In my own collection, two particular Art Dolls reside in pride (yes, the Anti-Doll has happily discovered the Art Doll): Bat Girl, created by multi-talented artist Joyce Barlow Sterk of Mostly Art and a very guilty-looking baby in a Christmas stocking by Pam Poulakos (CDHM Hannypanny). Both figures are dollhouse scale, Bat Girl, an insouciant sexy vamp, lounges on my Halloweentown House roofline surveying all that transpires in the spooky realm while the baby has permanent residence above my work computer to provide me a giggle any time I look up. They both evoke an emotional response, not just from me, but from anyone who views them.
Other Art Dolls by other artists evoke similar emotional responses: a tender scene from Beauty and the Beast by Cheri Voellmann depicting Beauty holding the dying Beast because she broke her word and didn't return – it's my favorite scene in the fairy tale and Voellmann's creation is heartbreaking.
From fairy tale to fairies is an easy step. How about the amazing array of fairies in a vast range of poses with infinite accessories or creatures accompanying them that fill the viewer with a sense of wonder? Or how about the portrait dolls in the likeness of loved ones? Or the characters – riding motorcycles, wearing fluffy bunny slippers or holding half burned cigarettes – they're Art Doll: with attitude. Or how about the faceless figures who nevertheless through body positions and colors are so filled with attitude and sentiment they cannot be ignored?
Any era in history, any form of reality, any legendary persona or any age can be represented in an Art Doll by a talented artist. “Currently I sculpt mostly Faerie dolls. I stumbled onto them on an auction site and couldn't believe people were actually sculpting these dolls! I had to try it,” said Leotti, whose faeries sparkle with life, captured as they are in the middle of living the full faery life. They come nestled inside equally delicately petaled flowers, riding flying fall leaves or iridescent bubbles and classically posed in intricate woodland settings.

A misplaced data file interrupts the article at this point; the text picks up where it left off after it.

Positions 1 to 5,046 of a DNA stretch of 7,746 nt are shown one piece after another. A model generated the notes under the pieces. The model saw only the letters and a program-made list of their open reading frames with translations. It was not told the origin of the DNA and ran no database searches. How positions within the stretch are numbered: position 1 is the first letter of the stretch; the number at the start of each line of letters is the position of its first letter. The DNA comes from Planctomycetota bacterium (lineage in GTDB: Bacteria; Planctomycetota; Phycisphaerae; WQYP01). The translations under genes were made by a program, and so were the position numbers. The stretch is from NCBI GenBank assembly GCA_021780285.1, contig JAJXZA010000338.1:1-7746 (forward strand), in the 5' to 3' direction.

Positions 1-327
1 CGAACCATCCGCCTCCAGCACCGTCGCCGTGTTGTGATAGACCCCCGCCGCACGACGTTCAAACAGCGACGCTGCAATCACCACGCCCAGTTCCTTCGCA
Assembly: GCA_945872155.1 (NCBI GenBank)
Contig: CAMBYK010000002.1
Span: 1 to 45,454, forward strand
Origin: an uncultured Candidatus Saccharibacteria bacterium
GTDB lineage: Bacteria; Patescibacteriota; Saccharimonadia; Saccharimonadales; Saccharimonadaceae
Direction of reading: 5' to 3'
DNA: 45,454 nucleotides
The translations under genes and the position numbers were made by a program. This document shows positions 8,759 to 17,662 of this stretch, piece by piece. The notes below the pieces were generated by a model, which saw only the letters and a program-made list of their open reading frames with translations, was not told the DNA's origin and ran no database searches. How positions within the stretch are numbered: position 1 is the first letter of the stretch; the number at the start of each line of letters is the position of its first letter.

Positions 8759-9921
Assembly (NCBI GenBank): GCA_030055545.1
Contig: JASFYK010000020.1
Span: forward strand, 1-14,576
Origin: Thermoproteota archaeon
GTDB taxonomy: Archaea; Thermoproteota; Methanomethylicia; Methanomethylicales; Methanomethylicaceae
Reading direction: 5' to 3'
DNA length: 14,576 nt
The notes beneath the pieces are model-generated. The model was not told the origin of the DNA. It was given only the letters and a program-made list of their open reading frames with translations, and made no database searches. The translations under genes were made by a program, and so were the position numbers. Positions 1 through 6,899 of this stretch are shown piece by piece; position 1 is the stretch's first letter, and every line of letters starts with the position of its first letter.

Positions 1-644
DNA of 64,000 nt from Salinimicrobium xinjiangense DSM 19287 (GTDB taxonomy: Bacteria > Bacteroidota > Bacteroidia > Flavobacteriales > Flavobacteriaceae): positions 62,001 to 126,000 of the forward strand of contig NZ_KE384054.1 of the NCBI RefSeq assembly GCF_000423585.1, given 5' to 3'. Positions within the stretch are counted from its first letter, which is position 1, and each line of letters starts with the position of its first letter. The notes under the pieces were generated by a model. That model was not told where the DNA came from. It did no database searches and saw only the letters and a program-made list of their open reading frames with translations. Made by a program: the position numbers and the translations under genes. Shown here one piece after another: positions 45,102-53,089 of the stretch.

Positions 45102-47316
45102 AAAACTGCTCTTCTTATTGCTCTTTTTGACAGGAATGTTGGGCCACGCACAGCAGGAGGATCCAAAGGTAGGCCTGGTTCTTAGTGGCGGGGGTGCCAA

From the faery realm we cross back – partially! - into the human with Poulakos' caricature babies. “I could never quite find the dolls that I wanted myself! Even as a child I used to repaint my dollhouse families and make them tiny clothes. And I've always preferred the 1:12 scale to work in because I just love the whole dollhouse world,” said Poulakos. Her babies are mischievous and high spirited: twins are posed with one popping the other on the nose with an exuberantly flying hand, Christmas babies pop out of stockings looking guilty enough to have stolen ALL the sugarplums and one wayward tot is in the classic upside down pose peeking between her legs. One would think coming up with these expressions would be the hard part of creating the doll.
“The trickiest part for me is keeping the doll completely clean while working on it. Many times I have smashed a doll and started over because it got too many little smudges or pieces of fuzz while I was working,” she admitted. Finding the doll she wanted led Mees to recreate the wild, wild west.
“My first attempt at dolls was in the late 90's because I needed some characters for my Red Garter Saloon. It hasn't been until the last couple years that I found my niche with character dolls. I have to let the idea come to me, I can't force it. Sometimes I'll start off with an idea and somewhere in the process the doll takes on another personality, I let them speak to me, tell me what they want to be!” said Marsha.
Exactly like an Art Doll should.